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What is a Traveling clock, a Carriage clock, and a Coach clock, and what is the difference between them, since they have the same function? The aim of this article is not so much to offer new information to specialists, but rather to explain and clarify the subject to a general public, providing a background for the upcoming sale of the historically important Le Bon clock, featured in the April sale.

We know for certain that in order to function correctly, a watch, whether worn on the person or intended for traveling, had to include an autonomous moving force (the main spring). This was originally a helicoidal spring, and later a spiral (main spring). It had to possess enough autonomy to guarantee a sufficiently long duration of timekeeping, and to allow it to be transported while maintaining a relatively constant moving force.

It is not particularly relevant to this article to determine whether the first to adopt the spring as a moving force for a horological object was the architect Filippo Brunelleschi (1377-1446), quoted in Vasari in 1410, Jean de Paris, watchmaker to Louis XI, or, according to the Germans, Peter Henlein (c.1480-1542).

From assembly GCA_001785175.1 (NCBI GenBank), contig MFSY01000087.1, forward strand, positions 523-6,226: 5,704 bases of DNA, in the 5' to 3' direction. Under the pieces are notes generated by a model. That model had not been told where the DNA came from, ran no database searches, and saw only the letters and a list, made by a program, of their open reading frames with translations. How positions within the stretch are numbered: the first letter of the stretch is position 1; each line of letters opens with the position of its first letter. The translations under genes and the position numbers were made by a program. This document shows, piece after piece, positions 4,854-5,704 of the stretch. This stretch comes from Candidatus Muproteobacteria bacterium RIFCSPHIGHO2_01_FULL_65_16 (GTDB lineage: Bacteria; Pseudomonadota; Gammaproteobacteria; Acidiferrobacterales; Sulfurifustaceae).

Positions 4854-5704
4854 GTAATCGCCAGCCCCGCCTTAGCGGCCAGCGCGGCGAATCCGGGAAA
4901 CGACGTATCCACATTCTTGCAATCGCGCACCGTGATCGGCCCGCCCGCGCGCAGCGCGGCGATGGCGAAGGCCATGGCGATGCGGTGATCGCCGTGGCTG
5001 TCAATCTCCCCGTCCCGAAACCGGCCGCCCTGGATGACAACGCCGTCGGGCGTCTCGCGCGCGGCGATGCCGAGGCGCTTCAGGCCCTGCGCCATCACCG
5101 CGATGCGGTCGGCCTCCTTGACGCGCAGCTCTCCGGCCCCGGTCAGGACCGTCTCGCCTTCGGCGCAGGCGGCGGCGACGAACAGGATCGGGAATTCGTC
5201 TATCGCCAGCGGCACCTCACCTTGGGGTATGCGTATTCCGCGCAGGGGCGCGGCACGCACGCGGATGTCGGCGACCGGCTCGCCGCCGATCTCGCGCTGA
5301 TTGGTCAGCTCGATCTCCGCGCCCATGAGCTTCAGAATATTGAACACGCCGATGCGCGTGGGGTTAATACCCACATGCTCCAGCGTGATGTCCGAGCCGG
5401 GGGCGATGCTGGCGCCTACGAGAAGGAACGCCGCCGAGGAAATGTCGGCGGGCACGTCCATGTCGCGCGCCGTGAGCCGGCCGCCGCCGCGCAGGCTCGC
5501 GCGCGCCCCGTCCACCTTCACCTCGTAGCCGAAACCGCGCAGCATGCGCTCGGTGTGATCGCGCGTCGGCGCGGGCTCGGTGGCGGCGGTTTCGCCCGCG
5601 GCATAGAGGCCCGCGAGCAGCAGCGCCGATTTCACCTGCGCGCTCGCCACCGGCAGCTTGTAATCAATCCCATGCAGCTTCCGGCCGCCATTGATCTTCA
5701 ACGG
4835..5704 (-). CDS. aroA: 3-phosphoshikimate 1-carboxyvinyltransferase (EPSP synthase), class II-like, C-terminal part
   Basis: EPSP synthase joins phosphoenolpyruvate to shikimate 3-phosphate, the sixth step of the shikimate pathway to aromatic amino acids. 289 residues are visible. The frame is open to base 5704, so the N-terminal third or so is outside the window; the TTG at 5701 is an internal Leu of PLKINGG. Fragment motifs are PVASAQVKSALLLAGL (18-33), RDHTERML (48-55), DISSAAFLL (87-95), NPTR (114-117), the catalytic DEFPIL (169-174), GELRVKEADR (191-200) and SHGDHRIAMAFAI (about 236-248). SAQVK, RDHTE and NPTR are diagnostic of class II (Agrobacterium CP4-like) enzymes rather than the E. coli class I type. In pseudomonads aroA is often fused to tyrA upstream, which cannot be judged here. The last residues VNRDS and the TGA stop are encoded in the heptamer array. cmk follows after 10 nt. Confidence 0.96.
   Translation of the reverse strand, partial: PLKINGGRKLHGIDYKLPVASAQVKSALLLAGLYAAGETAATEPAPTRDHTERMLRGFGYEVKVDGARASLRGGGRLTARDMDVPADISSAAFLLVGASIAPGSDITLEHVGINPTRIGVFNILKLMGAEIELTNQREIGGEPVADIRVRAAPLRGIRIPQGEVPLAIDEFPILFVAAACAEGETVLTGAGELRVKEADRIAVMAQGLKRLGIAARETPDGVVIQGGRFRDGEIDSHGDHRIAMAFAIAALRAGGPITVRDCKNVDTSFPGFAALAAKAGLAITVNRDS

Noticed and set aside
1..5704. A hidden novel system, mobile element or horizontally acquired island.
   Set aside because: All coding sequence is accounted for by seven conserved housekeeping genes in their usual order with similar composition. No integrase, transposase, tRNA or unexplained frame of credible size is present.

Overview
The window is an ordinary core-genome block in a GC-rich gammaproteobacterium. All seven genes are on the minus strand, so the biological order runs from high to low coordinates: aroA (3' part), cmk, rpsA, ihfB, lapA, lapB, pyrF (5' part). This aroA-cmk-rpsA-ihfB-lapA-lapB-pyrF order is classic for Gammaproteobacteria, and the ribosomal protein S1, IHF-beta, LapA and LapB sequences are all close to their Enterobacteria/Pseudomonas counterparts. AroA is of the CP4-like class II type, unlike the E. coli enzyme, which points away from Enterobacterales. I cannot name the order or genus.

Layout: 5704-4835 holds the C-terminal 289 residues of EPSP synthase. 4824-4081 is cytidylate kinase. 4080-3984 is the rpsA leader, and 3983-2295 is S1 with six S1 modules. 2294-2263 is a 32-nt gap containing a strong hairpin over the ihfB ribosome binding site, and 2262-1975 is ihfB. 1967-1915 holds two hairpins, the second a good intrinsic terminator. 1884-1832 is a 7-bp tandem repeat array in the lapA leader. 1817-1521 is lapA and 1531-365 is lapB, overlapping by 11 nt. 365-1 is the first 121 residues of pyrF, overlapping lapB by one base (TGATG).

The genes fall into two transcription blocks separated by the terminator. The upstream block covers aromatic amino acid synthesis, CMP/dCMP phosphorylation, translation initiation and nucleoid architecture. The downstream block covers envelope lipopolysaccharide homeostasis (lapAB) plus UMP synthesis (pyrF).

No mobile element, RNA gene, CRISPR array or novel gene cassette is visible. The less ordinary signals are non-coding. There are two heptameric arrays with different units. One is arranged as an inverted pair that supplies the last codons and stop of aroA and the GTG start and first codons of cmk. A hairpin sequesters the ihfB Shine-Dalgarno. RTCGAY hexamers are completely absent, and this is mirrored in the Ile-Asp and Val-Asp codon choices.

It does, however, seem to me to be essential for a detailed analysis of the origins of traveling clocks, to understand the difference between the names used to identify the various types of clocks, and to review, in this manner, their history. In order to remain accurate, it is necessary to take into account the many appellations used in the horological jargon and the various interpretations given in the past. The latter often derive from translations of historical documents, and offer descriptions that are often extremely brief, which only creates uncertainty. I would also like to emphasize the fact that horology is a mathematical and geometrical science, despite the many various interpretations of the product throughout the centuries. Though it is sometimes enthusiastically interpreted in too idealistic a manner, it always remains strictly logical. The few known horological “curiosities” are anomalies which give credit to the true inventions, the discoveries of which make the field even more fascinating and surprising. Let us go back to the beginnings of portable horology. The first travel clocks emerged around 1400 ; these early traveling clocks were referred to as simply l’horloge de voyage in French. It goes without saying that a trave- ling clock must function when it is being transported from one place to another. It is equally evident that the name pendulette de voyage, in the French language, could only be used after 1657, that is after the invention of the pendulum by Huygens, who published his work in a book called “Horologium”. All agree, whether it be the French or English horologists, that the modern Traveling Clock, or Carriage Clock, began in 1798, when A.L.Breguet sold his first carriage clock, or pendulette de voyage to General Napoleon Bonaparte, a few weeks before his departure for the Egyptian campaign. (See Antiquorum “The Art of Breguet”, April 1991, lot 10)

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